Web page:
sun"; "a splendid diamond." A heroic deed may be called splendid but a good story hardly so.
split or cleft infinitive: A form of expression in which the sign of the infinitive "to" and its verb are separated by some intervening word, usually an adverb, as in the phrase, "to quickly return": severely condemned by purists.
spondulix: Vulgarism for "money," now passing out of use.
spoonfuls, spoons full: These words have distinctive meanings. Spoonfuls means one spoon filled repeatedly; spoons full means several spoons filled once. Compare -ful.
spout, up the: A vulgarism for "with the pawnbroker," or "out of sight."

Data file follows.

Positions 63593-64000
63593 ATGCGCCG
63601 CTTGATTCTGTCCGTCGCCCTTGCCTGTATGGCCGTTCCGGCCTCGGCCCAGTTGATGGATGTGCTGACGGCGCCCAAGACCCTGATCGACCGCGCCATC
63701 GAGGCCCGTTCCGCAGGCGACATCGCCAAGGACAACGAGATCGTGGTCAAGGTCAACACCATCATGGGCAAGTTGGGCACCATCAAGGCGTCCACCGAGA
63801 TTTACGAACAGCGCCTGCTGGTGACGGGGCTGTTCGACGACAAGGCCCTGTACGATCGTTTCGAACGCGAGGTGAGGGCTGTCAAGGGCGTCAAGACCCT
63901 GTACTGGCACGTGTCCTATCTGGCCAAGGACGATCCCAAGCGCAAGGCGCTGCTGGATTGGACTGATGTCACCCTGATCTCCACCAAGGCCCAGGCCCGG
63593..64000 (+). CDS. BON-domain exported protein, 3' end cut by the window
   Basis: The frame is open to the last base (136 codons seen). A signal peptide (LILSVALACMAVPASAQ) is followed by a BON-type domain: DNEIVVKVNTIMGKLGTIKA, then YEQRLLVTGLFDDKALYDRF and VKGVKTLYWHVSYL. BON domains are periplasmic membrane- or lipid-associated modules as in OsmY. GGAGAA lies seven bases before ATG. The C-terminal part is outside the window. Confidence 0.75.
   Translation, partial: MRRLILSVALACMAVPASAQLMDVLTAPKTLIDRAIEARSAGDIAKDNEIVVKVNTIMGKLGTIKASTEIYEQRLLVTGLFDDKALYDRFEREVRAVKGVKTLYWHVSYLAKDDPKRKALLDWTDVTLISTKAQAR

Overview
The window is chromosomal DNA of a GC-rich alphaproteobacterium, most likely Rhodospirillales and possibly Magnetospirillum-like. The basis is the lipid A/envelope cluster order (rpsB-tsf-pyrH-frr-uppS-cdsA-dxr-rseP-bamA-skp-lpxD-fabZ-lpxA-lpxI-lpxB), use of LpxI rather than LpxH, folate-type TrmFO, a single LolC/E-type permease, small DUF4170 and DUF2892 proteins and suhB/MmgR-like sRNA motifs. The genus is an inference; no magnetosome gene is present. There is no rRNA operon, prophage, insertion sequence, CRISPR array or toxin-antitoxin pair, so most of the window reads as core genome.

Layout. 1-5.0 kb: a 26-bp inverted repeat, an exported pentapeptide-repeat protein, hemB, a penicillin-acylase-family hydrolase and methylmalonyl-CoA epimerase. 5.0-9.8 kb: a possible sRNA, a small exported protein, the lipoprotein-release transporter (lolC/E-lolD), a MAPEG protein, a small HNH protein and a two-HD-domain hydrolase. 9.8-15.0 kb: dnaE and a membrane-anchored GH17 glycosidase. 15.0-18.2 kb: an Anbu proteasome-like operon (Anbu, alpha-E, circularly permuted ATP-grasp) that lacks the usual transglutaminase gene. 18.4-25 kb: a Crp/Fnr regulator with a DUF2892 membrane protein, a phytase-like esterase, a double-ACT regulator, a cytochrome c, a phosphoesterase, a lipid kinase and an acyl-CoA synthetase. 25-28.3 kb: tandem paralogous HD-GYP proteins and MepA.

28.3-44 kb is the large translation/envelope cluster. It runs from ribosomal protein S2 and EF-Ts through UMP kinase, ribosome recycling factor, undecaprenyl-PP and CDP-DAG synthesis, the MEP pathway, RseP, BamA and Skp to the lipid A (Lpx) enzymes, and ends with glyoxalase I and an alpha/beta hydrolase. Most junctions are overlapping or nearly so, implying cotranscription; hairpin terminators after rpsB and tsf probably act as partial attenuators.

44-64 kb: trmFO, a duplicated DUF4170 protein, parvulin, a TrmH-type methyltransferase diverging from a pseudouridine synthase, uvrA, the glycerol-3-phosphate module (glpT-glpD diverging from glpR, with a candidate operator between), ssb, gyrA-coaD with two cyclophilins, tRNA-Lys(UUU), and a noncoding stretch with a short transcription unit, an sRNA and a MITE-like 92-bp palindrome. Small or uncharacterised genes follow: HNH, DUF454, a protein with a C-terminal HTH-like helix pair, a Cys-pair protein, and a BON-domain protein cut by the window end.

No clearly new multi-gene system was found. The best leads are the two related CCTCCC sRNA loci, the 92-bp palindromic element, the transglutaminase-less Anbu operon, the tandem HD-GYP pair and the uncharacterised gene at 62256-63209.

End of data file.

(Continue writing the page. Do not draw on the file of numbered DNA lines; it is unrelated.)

spree, to go on a: Formerly this phrase designated indulgence in boisterous frolic and excess of drink: latterly the term has been used to denote "going on an outing for the day."
square, on the: A colloquialism for "with fair intention or with reputation for fair dealing; honest."
stake, steak: Exercise care in the use of these homophones. A stake is a stick or post, as of wood; a steak is a slice of meat. Note the difference in spelling.
standpoint should not be used for "point of view."stationary, stationery: Exercise care in the use of these words. Stationary is remaining in one place or